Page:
Carbon taxes continue to be a hot topic in Canada for many reasons, including the October Intergovernmental Panel on Climate Change report , the Nobel Prize in Economics to William Nordhaus, and the report from Ontario’s Financial Accountability Officer on October 16, which estimates that the cancelling the province’s cap and trade program will drive the provincial deficit up by $3 billion, ($841 million in the first fiscal year alone). And as provinces rebel against the federal carbon pricing plans, the January 1 2019 deadline approaches, by which the federal government will impose its “backstop” carbon pricing on any province without it own equivalent carbon pricing regime in place.
In response to these developments, there are many responses. Recent articles emphasize William Nordhaus’ work: for example, “Nordhaus Nobel Recognizes What We’ve Long Known: Carbon pricing works” by Scott Vaughan at the IISD ; “Nobel award recognizes how economic forces can fight climate change” in The Conversation Canada (Oct. 9); “Hurricanes, hog manure and the dire need for carbon pricing” in The Conversation Canada (Oct. 14); and “Opinion: To avoid catastrophic climate change we need carbon pricing” from the Ecofiscal Commission , one of Canada’s strongest proponents of carbon pricing. From the horse’s mouth: “After Nobel in Economics, William Nordhaus Talks About Who’s Getting His Pollution-Tax Ideas Right” (New York Times, Oct. 13), in which William Nordhaus is interviewed by Coral Davenport and states: “…. I think the model is British Columbia. .. It would have the right economic effects but politically not be so toxic. … British Columbia is not only well designed but has been politically successful.”
CARBON DIVIDENDS: The issue of political acceptability of carbon taxes generated an academic discussion in “Overcoming public resistance to carbon taxes” by Carattini , Carvalho and Fankhauser in WiRES Climate Change in June 2018. In Canada, a change in vocabulary in taking hold. “Carbon Dividends could save carbon pricing – and create a new national climate consensus” say Mark Cameron (from Canadians for Clean Prosperity) and David McLaughlin (from the International Institute of Sustainable Development) in the Globe and Mail . The commissioned studies released by Canadians for Clean Prosperity in September showed that most households, regardless of income level, would receive more money in the form of carbon dividend cheques than they would pay in carbon taxes under the backstop plan. They have produced estimates for Alberta, Manitoba, Saskatchewan, Ontario, and New Brunswick, and maintain an online petition at a website called Canadians for Carbon Dividends .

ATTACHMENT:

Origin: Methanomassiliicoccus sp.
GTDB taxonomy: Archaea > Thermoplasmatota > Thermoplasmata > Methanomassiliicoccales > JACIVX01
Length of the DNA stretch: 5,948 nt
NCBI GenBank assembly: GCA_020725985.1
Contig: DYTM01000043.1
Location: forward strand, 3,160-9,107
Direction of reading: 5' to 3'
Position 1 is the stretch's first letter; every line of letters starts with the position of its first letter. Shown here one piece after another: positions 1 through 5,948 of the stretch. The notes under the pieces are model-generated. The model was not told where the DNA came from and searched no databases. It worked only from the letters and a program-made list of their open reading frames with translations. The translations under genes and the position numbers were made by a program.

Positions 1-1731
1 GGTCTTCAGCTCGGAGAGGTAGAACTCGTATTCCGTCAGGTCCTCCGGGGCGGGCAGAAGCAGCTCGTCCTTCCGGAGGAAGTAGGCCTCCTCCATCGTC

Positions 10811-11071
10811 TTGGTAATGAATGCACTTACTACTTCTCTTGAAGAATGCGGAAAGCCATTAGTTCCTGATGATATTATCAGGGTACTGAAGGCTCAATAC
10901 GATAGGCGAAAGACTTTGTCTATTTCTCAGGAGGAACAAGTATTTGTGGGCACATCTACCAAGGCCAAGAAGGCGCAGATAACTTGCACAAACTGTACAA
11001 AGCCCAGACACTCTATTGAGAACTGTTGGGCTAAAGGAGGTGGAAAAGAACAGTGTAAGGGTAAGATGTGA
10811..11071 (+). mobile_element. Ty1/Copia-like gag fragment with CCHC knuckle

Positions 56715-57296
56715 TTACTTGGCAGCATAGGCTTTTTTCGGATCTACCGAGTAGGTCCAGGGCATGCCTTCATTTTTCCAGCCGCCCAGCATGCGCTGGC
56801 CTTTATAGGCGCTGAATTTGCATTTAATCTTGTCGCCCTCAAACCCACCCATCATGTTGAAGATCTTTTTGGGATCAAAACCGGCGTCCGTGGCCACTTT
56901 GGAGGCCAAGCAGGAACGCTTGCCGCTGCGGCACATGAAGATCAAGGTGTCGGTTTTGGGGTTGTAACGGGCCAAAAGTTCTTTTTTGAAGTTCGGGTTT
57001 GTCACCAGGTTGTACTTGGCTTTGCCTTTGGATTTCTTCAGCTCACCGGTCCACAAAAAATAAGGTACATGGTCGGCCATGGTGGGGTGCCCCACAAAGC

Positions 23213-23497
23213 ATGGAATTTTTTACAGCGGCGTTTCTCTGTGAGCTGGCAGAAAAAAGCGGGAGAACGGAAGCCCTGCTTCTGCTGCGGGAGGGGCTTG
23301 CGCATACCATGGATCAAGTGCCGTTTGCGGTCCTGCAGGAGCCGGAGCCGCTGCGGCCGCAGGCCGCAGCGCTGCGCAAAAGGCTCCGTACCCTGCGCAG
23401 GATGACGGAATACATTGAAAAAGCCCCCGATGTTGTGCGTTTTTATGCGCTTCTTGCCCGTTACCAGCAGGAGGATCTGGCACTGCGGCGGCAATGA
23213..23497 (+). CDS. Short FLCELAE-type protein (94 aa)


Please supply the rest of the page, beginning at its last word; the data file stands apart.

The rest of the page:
In “The Rocky Road to Canada-wide Carbon Pricing,” released by the C.D. Howe Institute on October 17, author Tracy Snoddon from Wilfred Laurier University offers recommendations on how the revenues should be distributed after January 1, 2019, when the minimum carbon price backstop comes into force. The author estimates carbon revenues of $ 2.8 billion in 2019 if the backstop was implemented in Ontario, Saskatchewan, New Brunswick, Newfoundland and Prince Edward Island. She recommends that the federal government should impose the backstop price and return the revenues as an equal per-capita rebate to residents- with the justification that such an approach minimizes intrusion in provincial fiscal matters, reinforces the environmental goals rather than revenue generation, and is most progressive in its distributional impacts. A summary appears in the C.D. Howe press release and in “C.D. Howe Institute throws its weight behind federal carbon tax” in the Globe and Mail (Oct. 19).
Finally, a new organization launched in October. Put A Price On It Canada promotes carbon pricing as a solution to climate change – and asks “why does Canada need another group fighting for carbon pricing?” The difference: it aspires to be a national network to empower students on university campuses – currently at Simon Fraser University, the University of Ottawa, University of Waterloo, and Carleton University.
So in response to the National Observer Opinion piece on October 18, asking “Is it time to torch the carbon tax debate?” , the answer seems to be a strong “no”.